• Wednesday, July 24, 2024
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Self-regulation, constitution of APCON Council seen as solutions to grow Nigeria’s ad industry

Oil industry

Practitioners in Nigeria’s advertising industry gathered Tuesday in Abuja where they took critical self-assessment of the profession with far-reaching suggestions to tackle the numerous challenges confronting the industry.

The solutions they arrived at include: urgent re-constitution of APCON council, adequate capitalisation of agencies in the industry, mergers and acquisitions to guarantee bigger firms, and collaborations within the industry.

The maiden national advertising conference initiated by Advertising Practitioners Council of Nigeria (APCON), with representatives from all sectoral groups, is concerned about the non-appointment of APCON council by the President Muhammadu Buhari-led government for about six years, a development that impedes the industry growth.

The forum, with over 400 delegates, notes that the less attention government is paying to the industry makes it mulls the idea of taking its fate in its hands by adopting self-regulation to grow the industry.

Opening discussion at the forum, the CEO of APCON, Ijedi Iyoha, who is driving the body in spite of the absence of a council, solicited for more perceptive support, encouragement and partnership of various levels of government with the private sector in the advert business.

Read also: Buhari meets Dutch Prime Minister, Mark Rutte, today

“The advertising profession is essential bridge which requires no dichotomy between public and private sector. The intensification of promotional policies by government for this profession will translate to immeasurable boost in the economy,” she said.

According to Iyoha, Nigeria is a destination to reckon with in investment in Africa, as “we have the desired market for every business and this market comes the need for advertising.”

She underscored the contribution of advertising to economic growth, stating that advertising brings positive balance in dealing with nations and people, and hoped the conference with the theme: Advertising in the Post Digital Age: The Profession, The Business and Nigeria’s socio-economic Development’ would  come up with solutions for the industry.

Leading the discussion on the topic, Lolu Akinwunmi, chairman of Prima Garnet, called for immediate reconstitution of APCON council as the apex advertising body had many roles to play in economic growth.

“It was inconceivable that last chairman of APCON was in 2015 and he served a few months before Buhari administration scrapped all boards of parastatals, including APCON. Sadly, APCON has been running without a council since then,” Akinwunmi said.

APCON plays major roles in ensuring that offensive communication is not shared in the public space, he said, as APCON also supervises the programmes in higher institutions and determines and registers higher institutions and practitioners.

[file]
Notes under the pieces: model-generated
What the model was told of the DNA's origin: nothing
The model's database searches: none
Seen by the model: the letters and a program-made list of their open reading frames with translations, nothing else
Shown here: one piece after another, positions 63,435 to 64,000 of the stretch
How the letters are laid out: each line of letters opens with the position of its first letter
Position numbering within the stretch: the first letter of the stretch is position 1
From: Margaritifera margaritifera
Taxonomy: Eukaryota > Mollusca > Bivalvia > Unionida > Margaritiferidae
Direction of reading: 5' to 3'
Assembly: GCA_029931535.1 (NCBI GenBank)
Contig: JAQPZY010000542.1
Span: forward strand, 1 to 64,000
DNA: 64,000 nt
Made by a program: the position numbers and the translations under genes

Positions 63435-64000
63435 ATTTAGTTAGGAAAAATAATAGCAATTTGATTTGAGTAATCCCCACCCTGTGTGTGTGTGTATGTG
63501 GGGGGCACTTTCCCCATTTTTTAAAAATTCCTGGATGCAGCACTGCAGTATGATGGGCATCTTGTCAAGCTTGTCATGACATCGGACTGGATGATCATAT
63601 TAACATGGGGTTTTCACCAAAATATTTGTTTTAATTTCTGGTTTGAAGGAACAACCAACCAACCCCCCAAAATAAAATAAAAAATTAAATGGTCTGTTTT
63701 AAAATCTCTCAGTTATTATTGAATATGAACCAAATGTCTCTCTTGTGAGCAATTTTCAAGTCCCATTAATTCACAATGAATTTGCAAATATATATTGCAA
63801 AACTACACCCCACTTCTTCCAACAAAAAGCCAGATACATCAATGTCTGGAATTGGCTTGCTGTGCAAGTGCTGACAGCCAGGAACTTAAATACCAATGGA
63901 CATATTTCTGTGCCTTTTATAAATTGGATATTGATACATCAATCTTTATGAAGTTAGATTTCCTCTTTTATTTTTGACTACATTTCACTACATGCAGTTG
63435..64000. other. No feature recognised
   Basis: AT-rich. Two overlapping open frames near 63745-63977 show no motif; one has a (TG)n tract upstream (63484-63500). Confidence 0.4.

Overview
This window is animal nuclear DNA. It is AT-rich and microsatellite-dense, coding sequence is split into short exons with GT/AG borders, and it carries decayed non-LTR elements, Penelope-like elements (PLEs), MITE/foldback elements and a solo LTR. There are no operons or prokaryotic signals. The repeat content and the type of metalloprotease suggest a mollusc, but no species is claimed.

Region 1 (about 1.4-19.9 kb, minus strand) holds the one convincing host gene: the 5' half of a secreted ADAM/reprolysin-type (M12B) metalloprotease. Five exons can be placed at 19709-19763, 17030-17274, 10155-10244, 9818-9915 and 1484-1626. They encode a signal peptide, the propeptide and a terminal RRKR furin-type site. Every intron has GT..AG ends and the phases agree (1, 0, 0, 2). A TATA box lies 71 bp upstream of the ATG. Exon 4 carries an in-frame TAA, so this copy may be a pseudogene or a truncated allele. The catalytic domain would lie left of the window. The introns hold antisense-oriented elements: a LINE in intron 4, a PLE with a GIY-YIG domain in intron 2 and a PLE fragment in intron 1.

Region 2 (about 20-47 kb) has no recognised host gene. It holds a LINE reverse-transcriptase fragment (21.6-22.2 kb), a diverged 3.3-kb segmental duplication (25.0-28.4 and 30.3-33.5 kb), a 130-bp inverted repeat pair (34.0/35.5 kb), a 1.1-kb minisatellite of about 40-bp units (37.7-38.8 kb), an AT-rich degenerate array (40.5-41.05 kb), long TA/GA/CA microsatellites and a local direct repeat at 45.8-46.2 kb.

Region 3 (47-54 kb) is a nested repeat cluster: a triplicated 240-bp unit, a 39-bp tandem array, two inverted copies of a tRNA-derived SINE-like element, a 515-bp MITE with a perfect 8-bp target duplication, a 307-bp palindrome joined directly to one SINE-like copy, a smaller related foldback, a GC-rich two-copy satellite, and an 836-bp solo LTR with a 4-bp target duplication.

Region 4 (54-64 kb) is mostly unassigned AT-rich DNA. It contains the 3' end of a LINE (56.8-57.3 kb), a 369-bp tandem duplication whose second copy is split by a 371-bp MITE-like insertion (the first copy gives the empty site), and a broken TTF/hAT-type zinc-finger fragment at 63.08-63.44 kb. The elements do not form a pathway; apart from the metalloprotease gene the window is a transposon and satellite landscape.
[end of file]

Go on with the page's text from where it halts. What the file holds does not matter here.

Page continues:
Akinwunmi hopes that government resolves what is holding it in appointing the board for APCON to allow the industry function effectively.

The market communication practitioner who took a holistic view of the industry also noted that globally, businesses and professions including advertising industry were facing challenges and more so in Nigeria, as a developing country. “Most of the challenges are related to the profession while others are of general interest,” he said.

Some of the challenges are poor economy, government policies and regulations, multiple taxations, poor and inadequate human resource, and lack of research by agencies, inadequate capitalisation, corruption and industry debt, which is rising.

On poor capitalisation, he told the audience that this meant that agencies cannot adequately attract right talents and compete with foreign agencies that invest in Nigeria. “Many investors will not like to touch agencies who are inadequately capitalised,” he said.

During the panel discussion, Steve Babaeko of X3M Ideas, said APCON without a council was like flying aircraft with control tower, believing that the advertising industry could operate like the banking industry in terms of tenure of CEOs and capitalisation which could encourage M&As, he said the industry needs internal self-regulation.

On the necessity for M&As in the industry, Steve Omojafor, a frontline advertiser said the industry cannot achieve much with small agencies. “Agencies should find areas of collaborations to play big in the market”, he said.

Other members of the panel including Lanre Adisa of Noah’s Ark; Bunmi Oke, former president of AAAN and Femi Adelusi of MIPAN endorsed the idea of self-regulation in the face of government lethargy towards the industry.

In his speech, the minister of Information and Culture, Lai Mohammed who was represented by his Permanent Secretary, Grace Ekpe appealed the advertisers to always make national interest paramount in their undertaking.  He advised that the Code of advertising ethics should not be taken lightly.

She said in branding and in any other form of advertising, “we must be mindful of our diversity and show respect to others who may be different from us in terms of their ethnicity, religion and political beliefs.